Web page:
Facebook has been grappling with data security issues for years. In 2018, the social media giant disabled a feature that allowed users to search for one another via phone number following revelations that the political firm Cambridge Analytica had accessed information on up to 87 million Facebook users without their knowledge or consent.
In December 2019, a Ukrainian security researcher reported finding a database with the names, phone numbers and unique user IDs of more than 267 million Facebook users – nearly all US-based – on the open internet. It is unclear if the current data dump is related to this database.
Deadly floods, landslides in Indonesia
Flash floods unleashed by torrential rains have killed 41 people on the Indonesian island of Flores, the disaster management agency BNPB says, and at least three more were reported killed in neighbouring East Timor.
At least 49 families were hit on Flores, in the east of Indonesia’s sprawling archipelago, Raditya Jati, a BNPB spokesman said in a statement on Sunday.
“Dozens of houses were buried in mud in Lamanele village… residents’ houses washed away by the flood,” Raditya said, referring to the eastern part of Flores.
On Adonara island to the east of Flores, a bridge collapsed and rescuers were battling heavy rain, strong wind and waves, he added.
In East Timor, a two-year-old child was among at least three people killed in a landslide on the outskirts of the capital, Dili, a Reuters witness said, although there was no official toll of casualties or deaths.
“Heavy rains and overflowing water have drowned people’s homes and have also claimed the lives of several victims,” East Timor deputy prime minister Jose Reis said in a statement.
Power supplies were cut and the presidential palace was flooded as heavy rain and strong winds have lashed Dili since late on Saturday.
Outrage over ‘secret restaurants’ in Paris
France is in an uproar over a television report about secret meals in luxury restaurants in breach of COVID-19 restrictions – and now the authorities have become involved.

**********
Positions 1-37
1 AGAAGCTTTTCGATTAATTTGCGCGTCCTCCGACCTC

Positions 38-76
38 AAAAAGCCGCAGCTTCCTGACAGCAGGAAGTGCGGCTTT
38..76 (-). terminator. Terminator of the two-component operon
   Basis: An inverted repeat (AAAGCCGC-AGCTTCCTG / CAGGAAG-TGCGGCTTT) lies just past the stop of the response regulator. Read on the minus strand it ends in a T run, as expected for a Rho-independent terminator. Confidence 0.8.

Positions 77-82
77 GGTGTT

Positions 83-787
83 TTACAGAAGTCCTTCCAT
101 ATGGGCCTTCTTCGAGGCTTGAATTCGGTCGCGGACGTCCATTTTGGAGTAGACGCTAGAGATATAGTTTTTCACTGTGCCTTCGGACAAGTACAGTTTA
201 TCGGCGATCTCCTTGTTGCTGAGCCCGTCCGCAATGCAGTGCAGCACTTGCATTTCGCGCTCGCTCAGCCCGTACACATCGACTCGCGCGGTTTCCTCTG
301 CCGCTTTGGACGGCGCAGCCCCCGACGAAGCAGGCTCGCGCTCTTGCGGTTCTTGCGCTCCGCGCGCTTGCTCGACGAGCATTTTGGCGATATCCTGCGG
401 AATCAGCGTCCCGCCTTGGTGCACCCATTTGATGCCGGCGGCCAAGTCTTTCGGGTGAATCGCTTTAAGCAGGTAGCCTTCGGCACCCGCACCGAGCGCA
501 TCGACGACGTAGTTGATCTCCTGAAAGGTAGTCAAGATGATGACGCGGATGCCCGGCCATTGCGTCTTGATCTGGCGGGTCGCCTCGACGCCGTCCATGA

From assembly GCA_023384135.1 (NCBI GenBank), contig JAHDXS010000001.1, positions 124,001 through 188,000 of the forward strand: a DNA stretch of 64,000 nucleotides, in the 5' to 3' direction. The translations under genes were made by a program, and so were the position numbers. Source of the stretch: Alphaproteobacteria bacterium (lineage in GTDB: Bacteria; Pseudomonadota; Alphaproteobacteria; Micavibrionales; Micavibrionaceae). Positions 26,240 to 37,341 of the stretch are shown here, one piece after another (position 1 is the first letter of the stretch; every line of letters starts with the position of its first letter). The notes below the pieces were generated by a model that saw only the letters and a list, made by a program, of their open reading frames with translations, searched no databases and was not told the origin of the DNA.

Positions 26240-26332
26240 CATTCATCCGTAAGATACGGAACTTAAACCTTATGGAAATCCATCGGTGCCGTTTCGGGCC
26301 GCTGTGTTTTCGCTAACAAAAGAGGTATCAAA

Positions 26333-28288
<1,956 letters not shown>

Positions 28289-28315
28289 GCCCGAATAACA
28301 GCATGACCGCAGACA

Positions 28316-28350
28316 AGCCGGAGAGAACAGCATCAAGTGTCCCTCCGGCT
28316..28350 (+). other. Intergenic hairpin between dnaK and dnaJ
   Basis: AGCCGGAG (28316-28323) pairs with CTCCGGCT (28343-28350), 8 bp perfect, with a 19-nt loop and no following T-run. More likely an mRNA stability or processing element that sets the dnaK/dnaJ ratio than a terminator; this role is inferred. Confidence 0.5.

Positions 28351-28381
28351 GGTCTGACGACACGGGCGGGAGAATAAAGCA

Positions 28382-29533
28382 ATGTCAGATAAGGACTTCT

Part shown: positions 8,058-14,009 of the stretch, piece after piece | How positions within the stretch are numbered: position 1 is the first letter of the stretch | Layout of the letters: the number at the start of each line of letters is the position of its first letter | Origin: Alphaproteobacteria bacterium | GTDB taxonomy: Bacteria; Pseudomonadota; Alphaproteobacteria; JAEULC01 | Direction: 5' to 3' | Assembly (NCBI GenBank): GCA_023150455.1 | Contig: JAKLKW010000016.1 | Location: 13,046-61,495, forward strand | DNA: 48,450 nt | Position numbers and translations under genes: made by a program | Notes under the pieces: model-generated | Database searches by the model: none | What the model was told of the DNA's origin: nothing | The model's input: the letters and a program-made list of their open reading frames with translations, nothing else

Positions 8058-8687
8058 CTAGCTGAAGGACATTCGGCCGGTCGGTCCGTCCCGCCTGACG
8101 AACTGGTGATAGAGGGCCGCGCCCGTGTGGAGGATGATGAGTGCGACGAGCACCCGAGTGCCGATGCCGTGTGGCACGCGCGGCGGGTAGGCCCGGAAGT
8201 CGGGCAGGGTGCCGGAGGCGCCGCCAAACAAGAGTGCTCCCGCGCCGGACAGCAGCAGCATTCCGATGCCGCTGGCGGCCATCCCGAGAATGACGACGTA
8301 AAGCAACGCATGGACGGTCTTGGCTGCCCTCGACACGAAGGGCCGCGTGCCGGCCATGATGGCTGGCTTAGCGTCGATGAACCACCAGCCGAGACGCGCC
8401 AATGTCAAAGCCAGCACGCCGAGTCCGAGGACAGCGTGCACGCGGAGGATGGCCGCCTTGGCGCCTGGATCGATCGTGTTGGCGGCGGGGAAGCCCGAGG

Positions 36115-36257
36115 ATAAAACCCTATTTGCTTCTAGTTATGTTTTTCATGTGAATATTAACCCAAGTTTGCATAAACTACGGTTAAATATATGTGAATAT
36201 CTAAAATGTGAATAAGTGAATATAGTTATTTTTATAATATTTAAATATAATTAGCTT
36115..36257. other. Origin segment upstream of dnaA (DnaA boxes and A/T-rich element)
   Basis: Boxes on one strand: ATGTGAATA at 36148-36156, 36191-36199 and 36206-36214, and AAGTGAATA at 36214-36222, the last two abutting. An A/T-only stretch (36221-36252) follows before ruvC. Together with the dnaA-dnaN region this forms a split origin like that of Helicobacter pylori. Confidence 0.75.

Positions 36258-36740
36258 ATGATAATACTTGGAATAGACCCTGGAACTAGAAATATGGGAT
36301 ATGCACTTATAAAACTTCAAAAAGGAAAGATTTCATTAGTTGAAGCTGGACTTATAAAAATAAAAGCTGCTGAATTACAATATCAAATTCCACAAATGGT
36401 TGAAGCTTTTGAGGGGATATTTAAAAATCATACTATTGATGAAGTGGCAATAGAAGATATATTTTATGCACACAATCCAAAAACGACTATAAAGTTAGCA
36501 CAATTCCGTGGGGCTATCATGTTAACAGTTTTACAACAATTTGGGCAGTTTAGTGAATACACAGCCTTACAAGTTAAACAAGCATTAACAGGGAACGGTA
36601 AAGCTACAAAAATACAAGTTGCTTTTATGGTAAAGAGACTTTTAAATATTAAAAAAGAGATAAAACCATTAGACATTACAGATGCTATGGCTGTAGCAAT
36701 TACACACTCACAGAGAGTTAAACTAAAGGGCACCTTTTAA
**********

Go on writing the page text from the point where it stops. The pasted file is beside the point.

The report by channel M6 shows, for one thing, a secret high-end restaurant in Paris open despite the coronavirus measures.
“I have eaten this week in two or three restaurants that are so-called illegal restaurants with a number of ministers,” a man introduced as an organiser of a secret party says in the report.
The Paris prosecutor’s office launched an investigation on Sunday.
“The aim of the investigation is to verify whether parties were organised in violation of health regulations and to determine who the organisers and participants may have been,” it said.
Restaurants in France were closed at the end of October because of the pandemic.
“People who come here take off their masks,” says an unrecognisable staff member.
“Once you are through the door here, there is no COVID.”
The coronavirus situation in France is extremely tense, with new nationwide restrictions only coming into force at the weekend.
SA with edge over Victoria in Shield clash
Victoria were all start but not much finish as they struggled to match South Australia’s first innings 333 in their Sheffield Shield clash.
At stumps on day two at St Kilda’s Junction Oval, Victoria were 7-201 with Sam Harper (25) and Mitchell Perry (4) the not out batsmen.
Much like the Redbacks, the Victorian batsmen largely failed to go on with the job after solid enough starts.
Things started poorly when Travis Dean lasted just two balls, dismissed lbw to the retiring Chadd Sayers (1-22) for a duck.
Marcus Harris (42) and Peter Handscomb (26) kept the score ticking over before falling to Travis Head and David Grant respectively.
Despite a handy 60 from James Seymour, the Bushrangers mostly struggled from there as they slipped from 3-161.
Earlier, spinner Sam Kerber (55) hung in for a bright half century for the Redbacks to help bolster their total.
He was one of seven batsmen to score 25 or more for SA.
The reliable Head had top-scored with 76.
-With AAP and Reuters